Samuel George Hardaway was born on Feb. 21, 1820, in Bibb County, Georgia. He was the third child of James Hicks Hardaway (1755-1860) and Elizabeth Martha Green Raines (1789-1866), who were from Virginia.
During the summer of 1835, Georgians were learning in the press about a possible revolt in Texas against the Mexican dictator Gen. Antonio Lopez de Santa Anna.
On August 22, 1835, James Walker Fannin, Jr., a native of Columbus, Ga., who had immigrated to Texas, wrote a letter to a United States Army officer in Millidgeville, the capital of Georgia, requesting financial aide and volunteers.
On Nov. 9, 1835, prominent citizens of the nearby town of Macon called for a “Texas” meeting to recruit volunteers. At age fifteen, Hardaway was among the first 25-35 volunteers who signed up to go to Texas under William A. Ward. Ward signed first and became the group’s leader. The group set out for Texas on Nov. 17 and was joined by others along its route. They became the Georgia Battalion.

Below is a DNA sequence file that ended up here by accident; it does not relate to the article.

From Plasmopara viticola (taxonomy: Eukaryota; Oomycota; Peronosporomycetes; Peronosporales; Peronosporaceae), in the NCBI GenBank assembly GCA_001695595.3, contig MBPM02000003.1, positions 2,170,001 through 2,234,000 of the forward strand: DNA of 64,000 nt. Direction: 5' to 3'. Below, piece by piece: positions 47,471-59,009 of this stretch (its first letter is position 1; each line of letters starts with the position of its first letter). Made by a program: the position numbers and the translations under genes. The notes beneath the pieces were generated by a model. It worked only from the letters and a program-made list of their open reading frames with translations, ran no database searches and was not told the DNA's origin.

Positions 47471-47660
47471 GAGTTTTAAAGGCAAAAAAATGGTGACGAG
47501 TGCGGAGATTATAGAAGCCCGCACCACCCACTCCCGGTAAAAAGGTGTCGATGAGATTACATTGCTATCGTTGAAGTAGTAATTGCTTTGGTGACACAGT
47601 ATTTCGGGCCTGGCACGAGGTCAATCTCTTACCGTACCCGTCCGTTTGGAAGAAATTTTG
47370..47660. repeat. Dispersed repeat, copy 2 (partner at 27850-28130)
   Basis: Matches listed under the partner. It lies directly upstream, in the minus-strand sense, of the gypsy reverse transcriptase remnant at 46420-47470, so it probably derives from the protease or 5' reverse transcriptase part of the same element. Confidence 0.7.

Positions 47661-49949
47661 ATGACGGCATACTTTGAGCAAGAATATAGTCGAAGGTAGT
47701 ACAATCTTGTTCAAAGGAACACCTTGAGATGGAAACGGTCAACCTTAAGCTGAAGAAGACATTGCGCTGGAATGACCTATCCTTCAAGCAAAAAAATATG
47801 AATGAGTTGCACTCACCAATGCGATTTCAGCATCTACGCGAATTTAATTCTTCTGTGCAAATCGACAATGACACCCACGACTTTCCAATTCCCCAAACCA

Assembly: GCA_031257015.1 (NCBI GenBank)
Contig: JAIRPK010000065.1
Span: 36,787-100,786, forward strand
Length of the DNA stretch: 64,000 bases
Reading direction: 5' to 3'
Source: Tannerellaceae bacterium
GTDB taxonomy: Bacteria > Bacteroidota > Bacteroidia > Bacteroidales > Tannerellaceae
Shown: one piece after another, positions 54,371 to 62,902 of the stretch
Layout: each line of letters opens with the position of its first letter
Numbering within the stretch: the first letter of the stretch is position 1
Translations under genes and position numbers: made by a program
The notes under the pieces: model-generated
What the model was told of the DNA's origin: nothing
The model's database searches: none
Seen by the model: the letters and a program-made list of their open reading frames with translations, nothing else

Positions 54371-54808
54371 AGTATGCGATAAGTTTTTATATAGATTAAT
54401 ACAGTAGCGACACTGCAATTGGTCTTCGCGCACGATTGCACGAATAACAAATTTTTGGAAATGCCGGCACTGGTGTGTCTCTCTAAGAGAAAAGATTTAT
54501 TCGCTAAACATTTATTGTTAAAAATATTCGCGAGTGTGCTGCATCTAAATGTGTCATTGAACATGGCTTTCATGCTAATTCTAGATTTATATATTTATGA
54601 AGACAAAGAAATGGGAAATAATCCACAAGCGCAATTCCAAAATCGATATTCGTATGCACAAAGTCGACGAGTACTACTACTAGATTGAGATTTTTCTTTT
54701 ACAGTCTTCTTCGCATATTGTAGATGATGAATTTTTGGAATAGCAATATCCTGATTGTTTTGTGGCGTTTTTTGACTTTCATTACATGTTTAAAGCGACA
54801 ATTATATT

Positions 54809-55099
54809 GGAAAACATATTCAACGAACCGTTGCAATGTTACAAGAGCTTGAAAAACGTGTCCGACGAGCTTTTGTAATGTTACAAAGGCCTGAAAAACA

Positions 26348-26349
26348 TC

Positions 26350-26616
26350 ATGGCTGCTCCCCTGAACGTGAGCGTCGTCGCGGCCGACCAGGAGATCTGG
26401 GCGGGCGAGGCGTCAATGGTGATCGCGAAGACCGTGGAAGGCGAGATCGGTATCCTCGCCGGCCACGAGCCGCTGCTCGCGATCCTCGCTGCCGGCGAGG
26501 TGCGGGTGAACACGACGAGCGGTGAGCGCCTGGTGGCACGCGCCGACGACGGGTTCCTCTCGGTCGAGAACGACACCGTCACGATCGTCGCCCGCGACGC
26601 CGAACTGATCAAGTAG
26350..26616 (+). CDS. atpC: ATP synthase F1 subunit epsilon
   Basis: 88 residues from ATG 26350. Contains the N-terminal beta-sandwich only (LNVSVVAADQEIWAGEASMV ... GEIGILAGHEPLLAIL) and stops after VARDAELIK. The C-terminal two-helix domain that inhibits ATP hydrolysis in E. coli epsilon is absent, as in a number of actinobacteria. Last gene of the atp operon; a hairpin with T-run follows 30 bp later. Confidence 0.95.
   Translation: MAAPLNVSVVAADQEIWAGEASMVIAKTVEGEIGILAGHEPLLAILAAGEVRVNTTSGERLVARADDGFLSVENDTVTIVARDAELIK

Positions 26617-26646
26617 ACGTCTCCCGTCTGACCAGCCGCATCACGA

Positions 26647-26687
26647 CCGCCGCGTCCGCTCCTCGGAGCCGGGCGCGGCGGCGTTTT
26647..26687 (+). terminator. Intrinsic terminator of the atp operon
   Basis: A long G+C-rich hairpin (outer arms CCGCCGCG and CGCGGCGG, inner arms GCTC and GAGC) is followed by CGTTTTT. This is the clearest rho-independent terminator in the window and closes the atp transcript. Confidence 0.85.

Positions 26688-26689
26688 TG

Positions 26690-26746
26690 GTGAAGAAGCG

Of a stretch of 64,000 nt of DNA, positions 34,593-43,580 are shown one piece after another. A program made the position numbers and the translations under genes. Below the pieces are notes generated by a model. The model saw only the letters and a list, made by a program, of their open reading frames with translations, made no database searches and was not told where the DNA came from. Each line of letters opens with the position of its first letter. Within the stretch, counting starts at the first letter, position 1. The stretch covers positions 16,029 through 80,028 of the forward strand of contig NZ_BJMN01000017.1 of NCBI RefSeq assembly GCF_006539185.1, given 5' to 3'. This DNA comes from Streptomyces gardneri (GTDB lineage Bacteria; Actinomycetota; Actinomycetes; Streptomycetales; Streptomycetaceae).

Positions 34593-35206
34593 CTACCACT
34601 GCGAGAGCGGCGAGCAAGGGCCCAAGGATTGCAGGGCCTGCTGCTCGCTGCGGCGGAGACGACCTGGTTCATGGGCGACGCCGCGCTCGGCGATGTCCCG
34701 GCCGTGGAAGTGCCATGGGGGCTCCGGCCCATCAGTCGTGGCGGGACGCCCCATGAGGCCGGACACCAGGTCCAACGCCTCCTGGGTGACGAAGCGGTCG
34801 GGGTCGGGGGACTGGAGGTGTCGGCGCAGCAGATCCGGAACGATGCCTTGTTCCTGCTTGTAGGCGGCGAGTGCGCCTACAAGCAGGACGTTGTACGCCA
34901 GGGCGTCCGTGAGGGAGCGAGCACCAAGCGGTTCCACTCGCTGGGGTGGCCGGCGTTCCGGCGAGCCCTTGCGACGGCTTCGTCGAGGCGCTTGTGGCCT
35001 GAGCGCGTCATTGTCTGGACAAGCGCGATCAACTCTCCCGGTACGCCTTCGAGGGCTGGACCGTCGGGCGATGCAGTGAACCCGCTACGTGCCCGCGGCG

For a summary of the experiences of the Georgia Battalion from Nov. 17, 1835, to its demise at the Goliad Massacre on March 27, 1836, the reader can use the Timeline provided on this site.
For Samuel Hardaway’s own narrative of his personal experiences from from Nov. 17, 1835, to his return to Macon, Ga., in May of 1836, the reader can find the report in the article Massacre at Goliad–Samuel G. Hardaway’s Account in the History of the GB on this site.
Hardaway turned sixteen in Feb. of 1836. At that age he fought in the Battle of Refugio on March 14 and retreated with Ward toward Victoria. The men heard the Battle of Coleto, at which Fannin surrendered on March 20. He and a few others evaded capture at the surrender of Ward and his men at Dimmitt’s Landing on March 21. All captured members of Fannin’s men and the Georgia Battalion were massacred at Goliad on March 27. Hardaway, along with
Joseph Andrews, M.K. Moses, and James Peter Trezevant, made it to Gen. Houston’s camp on April 2, and they fought at San Jacinto on April 21.